The Coalition on Human Needs (CHN) and other defenders of low and middle income people greeted Congress’ passage of a $3.44 trillion FY-2010 Budget Resolution with billions for healthcare, education and “green jobs.” The non-binding spending plan reflects most of President Obama’s priorities. But the grassroots coalition cautioned that the resolution is only a “down payment,” and the struggle for full funding in a time of economic crisis has just begun.

The final vote in the House, as Obama completed 100 days in office, was 233 to 193 with 17 so-called “Blue Dog” Democrats joining Republicans in voting against the package. The Senate vote was 53 to 43 with four Democrats, including Arlen Specter of Pennsylvania, who had just switched from the Republican Party, voting against the resolution.

AFL-CIO President John Sweeney praised the resolution as a “huge down payment on national health care reform, investment in growing green jobs and addressing climate change and for funding for education.”

Alan Charney, program director of USAction said, “This progressive budget represents the change Obama promised and the change we voted for in November.”

ACORN Chief Organizer and CEO Bertha Lewis added, “Not only does this budget increase our investment in programs that pay off over the long term, such as Head Start, Title 1, and other programs that benefit low income children, but it addresses the immediate needs of those families hardest hit by the current economic meltdown.”

Americans United for Change, which helped assemble a coalition of 116 national organizations to work for the budget, reported that 400 grassroots events were organized, 80,000 phone calls, 8,500 peronal letters and 61,000 email messages were sent to lawmakers demanding that they vote for the Obama budget. Hundreds of “Thank You” rallies and vigils were held across the nation April 30 following the ‘yes’ vote in both chambers.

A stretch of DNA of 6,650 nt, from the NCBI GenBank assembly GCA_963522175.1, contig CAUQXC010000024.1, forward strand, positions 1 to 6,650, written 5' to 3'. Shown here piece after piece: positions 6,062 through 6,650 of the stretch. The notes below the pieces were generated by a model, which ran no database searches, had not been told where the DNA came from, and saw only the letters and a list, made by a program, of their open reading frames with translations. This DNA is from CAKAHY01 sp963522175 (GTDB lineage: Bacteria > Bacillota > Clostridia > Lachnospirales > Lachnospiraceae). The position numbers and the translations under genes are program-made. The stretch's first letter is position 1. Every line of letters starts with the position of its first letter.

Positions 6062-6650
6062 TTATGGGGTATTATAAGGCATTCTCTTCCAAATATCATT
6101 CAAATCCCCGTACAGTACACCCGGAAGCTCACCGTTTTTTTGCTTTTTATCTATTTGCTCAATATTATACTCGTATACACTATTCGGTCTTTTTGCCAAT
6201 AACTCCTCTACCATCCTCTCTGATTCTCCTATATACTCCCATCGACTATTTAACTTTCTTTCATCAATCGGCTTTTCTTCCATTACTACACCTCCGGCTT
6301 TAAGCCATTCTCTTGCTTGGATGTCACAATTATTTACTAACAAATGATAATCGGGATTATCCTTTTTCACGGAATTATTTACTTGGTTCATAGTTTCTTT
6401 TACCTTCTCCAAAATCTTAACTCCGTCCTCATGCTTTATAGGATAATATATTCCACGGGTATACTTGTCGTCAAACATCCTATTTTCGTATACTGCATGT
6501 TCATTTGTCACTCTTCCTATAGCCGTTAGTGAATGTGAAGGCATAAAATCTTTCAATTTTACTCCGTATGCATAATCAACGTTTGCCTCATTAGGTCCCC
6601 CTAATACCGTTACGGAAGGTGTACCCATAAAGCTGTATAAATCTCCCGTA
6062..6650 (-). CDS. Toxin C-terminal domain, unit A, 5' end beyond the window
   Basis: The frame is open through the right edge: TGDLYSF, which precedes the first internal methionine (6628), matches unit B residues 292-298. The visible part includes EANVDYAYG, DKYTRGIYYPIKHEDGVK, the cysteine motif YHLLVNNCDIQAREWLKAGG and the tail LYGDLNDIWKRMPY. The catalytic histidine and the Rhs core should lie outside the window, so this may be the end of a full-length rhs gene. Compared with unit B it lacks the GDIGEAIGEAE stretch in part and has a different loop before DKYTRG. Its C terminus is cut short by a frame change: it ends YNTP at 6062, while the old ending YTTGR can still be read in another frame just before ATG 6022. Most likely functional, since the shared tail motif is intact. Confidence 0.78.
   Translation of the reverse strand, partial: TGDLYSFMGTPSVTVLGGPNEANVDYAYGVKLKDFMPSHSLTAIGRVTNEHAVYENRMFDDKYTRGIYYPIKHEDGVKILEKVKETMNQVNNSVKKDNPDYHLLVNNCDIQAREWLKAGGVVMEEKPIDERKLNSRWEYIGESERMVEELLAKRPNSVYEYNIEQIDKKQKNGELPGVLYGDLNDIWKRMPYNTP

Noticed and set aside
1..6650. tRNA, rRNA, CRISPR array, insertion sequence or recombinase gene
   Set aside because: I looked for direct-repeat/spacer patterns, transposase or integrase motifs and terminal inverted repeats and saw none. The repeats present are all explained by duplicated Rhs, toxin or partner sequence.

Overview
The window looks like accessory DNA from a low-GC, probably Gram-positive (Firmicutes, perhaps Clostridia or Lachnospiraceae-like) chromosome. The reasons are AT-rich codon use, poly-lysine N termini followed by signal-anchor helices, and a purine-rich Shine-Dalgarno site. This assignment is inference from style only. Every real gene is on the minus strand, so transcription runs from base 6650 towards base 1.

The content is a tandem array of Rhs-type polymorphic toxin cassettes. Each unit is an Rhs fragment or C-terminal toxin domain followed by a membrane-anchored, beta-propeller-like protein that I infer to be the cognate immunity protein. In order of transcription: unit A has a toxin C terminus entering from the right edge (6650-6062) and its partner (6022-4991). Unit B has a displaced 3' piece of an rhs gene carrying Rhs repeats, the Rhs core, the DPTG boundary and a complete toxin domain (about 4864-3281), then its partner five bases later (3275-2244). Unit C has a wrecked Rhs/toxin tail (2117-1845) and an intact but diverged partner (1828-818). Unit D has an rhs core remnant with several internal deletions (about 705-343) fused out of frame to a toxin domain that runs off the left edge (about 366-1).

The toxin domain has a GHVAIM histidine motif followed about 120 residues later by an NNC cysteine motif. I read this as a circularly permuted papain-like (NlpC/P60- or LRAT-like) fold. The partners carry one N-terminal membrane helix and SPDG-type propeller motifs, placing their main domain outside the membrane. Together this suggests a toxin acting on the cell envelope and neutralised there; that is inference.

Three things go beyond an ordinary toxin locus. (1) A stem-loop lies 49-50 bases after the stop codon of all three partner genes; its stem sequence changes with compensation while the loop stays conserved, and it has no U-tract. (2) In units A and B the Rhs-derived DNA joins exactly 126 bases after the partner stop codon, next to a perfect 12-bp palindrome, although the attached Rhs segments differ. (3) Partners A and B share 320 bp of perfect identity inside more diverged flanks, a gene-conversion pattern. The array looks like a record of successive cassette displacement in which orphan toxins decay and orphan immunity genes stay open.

Deborah Weinstein, executive director of the Coalition on Human Needs, told the World, “It’s a time of great promise but also a time of great difficulty. There is a need to move forward simultaneously on many fronts.”

The first, she said, is health care reform. The budget resolution provides for pushing through health care legislation in a process called “budget reconciliation” that requires only a simple majority vote in the Senate. That strips the Republican right of the filibuster, the tactic they have used to thwart progressive legislation. The endless talk requires 60 votes to terminate. “By passing this budget resolution, Congress has set the stage for health care reform and for annual budget appropriation decisions on housing assistance, WIC (a nutrition program for mothers and children), climate change and many other human needs programs,” she said.

She praised inclusion in the budget of funds to help low income people cope with higher energy costs caused by “carbon-caps.” She also singled out Obama’s proposal to make Pell Grants an “entitlement” provided to anyone who meets the criteria for eligibility. While Congress stopped short of accepting Obama’s proposal, they did provide higher funding for Pell Grants ‘so young people won’t be frozen out of higher education just because they don’t have the money.’

Weinstein said the coalition will also fight to preserve the child tax credit and the earned income tax credit which “both the President and Congress are committed to preserving to help people get out of poverty.”

While positive, the budget makes only modest progress in reversing eight years of sharp budget cuts in a wide range of low-income programs, Weinstein said. ‘The budget resolution approved by Congress makes greater than inflation increases in these programs,’ she added. ‘It is a step in the right direction but they did not approve as much as President Obama had requested. You have to remember that not only were these programs cut over the past eight years, the need has also been growing.’

A report by CHN released March 11 studied funding levels for 99 human needs programs over the years 2005 to 2009. It found that “just 22 had increases above inflation and that funding was cut for all the rest,” of the programs. Many of these programs were not included in Obama’s American Recovery and Reinvestment Act.

The report pointed out that between 2001 and 2007, the number of people living in poverty rose from 32.9 million to 37.3 million, an increase if 13 percent. Meanwhile, funding for safety net programs increased only nine percent between fiscal years 2001 and 2009. “By contrast, military spending has grown 39 percent over the same period, not even counting the cost of the Iraq and Afghanistan wars,” the report revealed.

The report concluded, “As the recession worsens and the number of people in poverty grows more rapidly, it is imperative that funding for human needs programs does not fall further behind. If the unemployment rate reaches nine percent, another 7.5 million to 10.3 million Americans could become poor.”